Mendelssohn: Symphonies – No 3 in A minor, Op 56 (Scottish); No 4 in A major, Op 90 (Italian)

Reviewed on Mon 14 Mar, 2016

The Freiburger Barockorchester are particularly strict in their period practices, with austere vibrato-less strings, rasping brass and distinctive, if subdued, woodwinds. That woodwind sound dominates the Third Symphony (Scottish), and brings a completely new character to the piece.

Mendelssohn symphonies on period instruments: Frans Brüggen has been here before, and so has John Eliot Gardiner. The Freiburger Barockorchester are particularly strict in their period practices, with austere vibrato-less strings, rasping brass and distinctive, if subdued, woodwinds. That woodwind sound dominates the Third Symphony (Scottish), and brings a completely new character to the piece. In the Adagio, the brass and timpani are particularly menacing. Another asset is the string pianissimo, the clarity and precision of the ensemble uncompromised, even at the very lowest dynamics. But Pablo Heras-Casado plays it safe, delivering tidy and brisk readings, nimble, but rarely going to dynamic extremes or beyond standard tempo choices. He often seems to be fighting against the period practices – seeking brightness of tone where the instruments offer more opaque textures, or labouring ornaments and melodic runs that would come more naturally to modern instrument bands. An unusual and often attractive release, though, with audio up to Harmonia Mundi’s usual high standards.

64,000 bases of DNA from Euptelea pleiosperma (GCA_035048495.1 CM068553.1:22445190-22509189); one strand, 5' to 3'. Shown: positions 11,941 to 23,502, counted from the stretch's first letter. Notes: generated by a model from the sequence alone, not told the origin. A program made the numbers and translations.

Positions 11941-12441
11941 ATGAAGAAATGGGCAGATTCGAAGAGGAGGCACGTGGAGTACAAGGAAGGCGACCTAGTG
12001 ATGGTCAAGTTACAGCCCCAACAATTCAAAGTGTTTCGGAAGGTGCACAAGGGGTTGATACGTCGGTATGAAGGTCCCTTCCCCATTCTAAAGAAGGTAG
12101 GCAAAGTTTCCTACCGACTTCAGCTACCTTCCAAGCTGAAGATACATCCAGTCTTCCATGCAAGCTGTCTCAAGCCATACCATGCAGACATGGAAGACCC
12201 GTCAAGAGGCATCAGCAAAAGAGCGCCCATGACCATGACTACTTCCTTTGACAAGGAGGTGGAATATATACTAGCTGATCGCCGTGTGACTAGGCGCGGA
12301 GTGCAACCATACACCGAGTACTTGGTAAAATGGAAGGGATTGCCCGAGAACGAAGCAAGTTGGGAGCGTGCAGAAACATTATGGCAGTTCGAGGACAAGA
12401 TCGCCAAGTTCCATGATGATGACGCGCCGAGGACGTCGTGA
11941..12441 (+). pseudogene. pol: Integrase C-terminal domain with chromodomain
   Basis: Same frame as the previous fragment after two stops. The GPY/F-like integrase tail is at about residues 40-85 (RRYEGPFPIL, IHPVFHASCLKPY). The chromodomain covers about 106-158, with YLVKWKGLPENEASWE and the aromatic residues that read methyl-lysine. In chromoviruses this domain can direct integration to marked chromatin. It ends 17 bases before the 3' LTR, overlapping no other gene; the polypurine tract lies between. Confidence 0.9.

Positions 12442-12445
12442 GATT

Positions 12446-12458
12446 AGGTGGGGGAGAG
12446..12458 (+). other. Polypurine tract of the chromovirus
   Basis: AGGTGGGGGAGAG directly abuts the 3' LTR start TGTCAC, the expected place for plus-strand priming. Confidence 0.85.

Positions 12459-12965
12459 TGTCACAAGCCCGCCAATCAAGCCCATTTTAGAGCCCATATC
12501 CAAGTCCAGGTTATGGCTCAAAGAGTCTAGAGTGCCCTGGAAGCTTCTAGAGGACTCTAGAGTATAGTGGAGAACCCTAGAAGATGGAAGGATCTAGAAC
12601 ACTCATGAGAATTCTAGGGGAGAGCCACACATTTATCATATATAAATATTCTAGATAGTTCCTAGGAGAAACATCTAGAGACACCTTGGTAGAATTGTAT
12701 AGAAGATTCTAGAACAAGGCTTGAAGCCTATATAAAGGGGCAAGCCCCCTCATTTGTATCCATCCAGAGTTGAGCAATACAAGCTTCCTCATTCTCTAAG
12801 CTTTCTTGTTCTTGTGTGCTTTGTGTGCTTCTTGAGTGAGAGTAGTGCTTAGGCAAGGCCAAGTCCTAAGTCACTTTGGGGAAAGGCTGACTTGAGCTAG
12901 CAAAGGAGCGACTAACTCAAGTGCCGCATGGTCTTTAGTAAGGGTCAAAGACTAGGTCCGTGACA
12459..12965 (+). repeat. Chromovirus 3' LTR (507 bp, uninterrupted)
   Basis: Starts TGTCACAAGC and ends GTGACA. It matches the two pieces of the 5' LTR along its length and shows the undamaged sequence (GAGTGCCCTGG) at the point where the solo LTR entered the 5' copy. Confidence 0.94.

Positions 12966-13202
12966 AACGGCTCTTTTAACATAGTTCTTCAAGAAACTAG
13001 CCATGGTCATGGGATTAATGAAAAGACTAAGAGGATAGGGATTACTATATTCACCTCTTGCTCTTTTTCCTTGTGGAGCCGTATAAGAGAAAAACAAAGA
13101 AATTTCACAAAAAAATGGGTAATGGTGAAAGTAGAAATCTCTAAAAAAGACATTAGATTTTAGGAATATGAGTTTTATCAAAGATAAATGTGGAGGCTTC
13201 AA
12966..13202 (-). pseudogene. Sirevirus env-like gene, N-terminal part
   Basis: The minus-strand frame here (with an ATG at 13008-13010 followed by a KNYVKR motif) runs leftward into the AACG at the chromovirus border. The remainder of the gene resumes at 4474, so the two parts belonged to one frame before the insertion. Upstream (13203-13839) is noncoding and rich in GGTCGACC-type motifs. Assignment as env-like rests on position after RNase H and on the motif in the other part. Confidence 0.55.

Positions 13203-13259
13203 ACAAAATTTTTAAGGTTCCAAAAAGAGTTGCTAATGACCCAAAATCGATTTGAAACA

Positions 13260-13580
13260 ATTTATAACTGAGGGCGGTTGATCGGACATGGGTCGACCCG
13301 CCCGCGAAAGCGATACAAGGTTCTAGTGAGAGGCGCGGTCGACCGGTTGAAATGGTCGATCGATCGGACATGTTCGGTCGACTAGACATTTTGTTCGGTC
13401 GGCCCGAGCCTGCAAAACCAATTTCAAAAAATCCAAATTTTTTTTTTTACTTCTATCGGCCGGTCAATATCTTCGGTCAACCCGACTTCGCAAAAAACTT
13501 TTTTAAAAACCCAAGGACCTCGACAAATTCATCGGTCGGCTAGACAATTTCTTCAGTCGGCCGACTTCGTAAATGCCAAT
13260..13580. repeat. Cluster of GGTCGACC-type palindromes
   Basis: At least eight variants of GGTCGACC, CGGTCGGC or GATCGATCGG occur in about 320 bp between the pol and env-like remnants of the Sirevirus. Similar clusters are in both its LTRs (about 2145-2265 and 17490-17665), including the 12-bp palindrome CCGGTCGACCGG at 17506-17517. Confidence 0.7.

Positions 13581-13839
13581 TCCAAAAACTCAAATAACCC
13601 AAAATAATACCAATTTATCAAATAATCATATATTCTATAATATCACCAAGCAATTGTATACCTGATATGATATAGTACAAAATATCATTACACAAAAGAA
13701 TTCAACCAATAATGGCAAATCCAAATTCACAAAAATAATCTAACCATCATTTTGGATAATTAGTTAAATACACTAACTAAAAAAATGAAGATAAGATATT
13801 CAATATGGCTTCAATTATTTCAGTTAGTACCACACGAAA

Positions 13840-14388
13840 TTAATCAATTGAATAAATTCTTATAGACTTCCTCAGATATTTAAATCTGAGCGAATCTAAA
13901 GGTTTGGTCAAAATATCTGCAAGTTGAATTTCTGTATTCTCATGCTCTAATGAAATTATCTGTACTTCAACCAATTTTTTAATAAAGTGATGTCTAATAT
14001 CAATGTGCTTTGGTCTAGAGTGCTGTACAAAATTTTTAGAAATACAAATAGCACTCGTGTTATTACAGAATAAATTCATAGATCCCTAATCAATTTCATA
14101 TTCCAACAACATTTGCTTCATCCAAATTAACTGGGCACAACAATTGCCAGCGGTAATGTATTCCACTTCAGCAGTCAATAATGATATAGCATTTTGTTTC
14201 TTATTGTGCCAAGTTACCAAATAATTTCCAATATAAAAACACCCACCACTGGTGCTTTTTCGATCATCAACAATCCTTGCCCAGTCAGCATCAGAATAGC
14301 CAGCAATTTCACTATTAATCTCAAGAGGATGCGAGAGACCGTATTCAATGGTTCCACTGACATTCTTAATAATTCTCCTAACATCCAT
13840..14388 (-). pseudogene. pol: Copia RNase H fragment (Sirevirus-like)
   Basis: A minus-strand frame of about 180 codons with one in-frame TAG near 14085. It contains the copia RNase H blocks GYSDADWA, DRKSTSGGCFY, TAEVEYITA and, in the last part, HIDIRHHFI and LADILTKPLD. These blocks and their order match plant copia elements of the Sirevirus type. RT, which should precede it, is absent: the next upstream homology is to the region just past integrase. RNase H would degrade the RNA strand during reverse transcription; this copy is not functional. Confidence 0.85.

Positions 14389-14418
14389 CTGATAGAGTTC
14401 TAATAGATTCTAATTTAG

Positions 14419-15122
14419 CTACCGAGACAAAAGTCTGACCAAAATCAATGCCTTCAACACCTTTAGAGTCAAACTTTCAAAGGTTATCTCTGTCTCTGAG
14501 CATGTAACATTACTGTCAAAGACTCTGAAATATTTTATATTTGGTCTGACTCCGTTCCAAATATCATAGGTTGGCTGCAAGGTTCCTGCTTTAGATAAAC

–Gavin Dixon